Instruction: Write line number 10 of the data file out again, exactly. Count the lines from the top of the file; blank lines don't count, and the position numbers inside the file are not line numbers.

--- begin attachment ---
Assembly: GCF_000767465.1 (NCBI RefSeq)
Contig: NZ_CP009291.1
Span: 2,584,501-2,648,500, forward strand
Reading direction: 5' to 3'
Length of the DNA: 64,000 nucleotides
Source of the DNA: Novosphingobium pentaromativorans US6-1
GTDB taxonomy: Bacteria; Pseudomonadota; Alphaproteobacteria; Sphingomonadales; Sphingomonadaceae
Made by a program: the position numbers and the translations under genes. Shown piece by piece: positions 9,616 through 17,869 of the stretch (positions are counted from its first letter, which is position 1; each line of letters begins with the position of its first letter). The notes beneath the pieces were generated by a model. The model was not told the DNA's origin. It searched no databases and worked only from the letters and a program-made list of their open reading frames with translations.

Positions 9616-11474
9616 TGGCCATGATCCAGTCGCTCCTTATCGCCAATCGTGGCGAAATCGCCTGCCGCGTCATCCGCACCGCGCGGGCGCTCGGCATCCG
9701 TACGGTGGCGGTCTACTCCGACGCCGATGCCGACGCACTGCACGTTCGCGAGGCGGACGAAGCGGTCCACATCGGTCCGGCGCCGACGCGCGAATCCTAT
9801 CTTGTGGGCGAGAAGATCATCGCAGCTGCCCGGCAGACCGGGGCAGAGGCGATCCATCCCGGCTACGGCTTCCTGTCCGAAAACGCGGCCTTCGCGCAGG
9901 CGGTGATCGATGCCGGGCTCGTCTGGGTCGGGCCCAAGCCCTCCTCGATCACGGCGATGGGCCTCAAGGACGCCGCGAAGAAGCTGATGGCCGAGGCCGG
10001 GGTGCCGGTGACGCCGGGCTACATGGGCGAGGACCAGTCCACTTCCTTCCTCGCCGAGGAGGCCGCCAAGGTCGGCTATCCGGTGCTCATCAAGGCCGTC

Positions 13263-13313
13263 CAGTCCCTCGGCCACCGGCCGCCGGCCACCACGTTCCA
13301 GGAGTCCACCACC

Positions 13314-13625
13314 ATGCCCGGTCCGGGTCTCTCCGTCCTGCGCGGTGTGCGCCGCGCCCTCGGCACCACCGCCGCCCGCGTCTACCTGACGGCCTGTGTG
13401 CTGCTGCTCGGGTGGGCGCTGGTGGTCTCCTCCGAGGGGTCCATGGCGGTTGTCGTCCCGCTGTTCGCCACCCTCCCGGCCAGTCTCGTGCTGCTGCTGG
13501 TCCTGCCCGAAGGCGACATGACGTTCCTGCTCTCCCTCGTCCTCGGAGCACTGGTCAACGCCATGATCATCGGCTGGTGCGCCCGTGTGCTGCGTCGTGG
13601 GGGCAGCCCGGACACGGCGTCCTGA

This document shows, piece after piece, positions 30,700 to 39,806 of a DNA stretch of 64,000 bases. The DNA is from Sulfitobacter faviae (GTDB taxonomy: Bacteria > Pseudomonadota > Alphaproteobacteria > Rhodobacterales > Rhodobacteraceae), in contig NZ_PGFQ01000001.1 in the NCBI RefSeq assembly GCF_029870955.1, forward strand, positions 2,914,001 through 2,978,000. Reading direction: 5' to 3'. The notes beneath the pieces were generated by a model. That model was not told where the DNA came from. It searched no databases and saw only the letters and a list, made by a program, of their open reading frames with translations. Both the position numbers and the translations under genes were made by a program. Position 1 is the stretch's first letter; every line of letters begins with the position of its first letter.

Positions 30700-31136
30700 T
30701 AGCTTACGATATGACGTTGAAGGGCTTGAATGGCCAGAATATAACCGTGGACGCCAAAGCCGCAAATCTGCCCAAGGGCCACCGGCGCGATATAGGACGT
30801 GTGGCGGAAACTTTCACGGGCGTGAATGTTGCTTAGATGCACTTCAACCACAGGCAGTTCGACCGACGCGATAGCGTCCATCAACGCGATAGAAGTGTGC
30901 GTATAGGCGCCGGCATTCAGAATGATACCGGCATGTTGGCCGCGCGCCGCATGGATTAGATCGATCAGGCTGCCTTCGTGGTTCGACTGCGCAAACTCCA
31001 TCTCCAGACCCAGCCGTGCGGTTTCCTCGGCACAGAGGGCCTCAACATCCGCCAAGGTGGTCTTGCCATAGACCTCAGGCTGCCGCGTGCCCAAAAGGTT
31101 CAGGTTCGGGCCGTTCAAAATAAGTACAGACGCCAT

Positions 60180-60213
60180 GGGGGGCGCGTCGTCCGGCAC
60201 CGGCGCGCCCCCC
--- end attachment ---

9616 TGGCCATGATCCAGTCGCTCCTTATCGCCAATCGTGGCGAAATCGCCTGCCGCGTCATCCGCACCGCGCGGGCGCTCGGCATCCG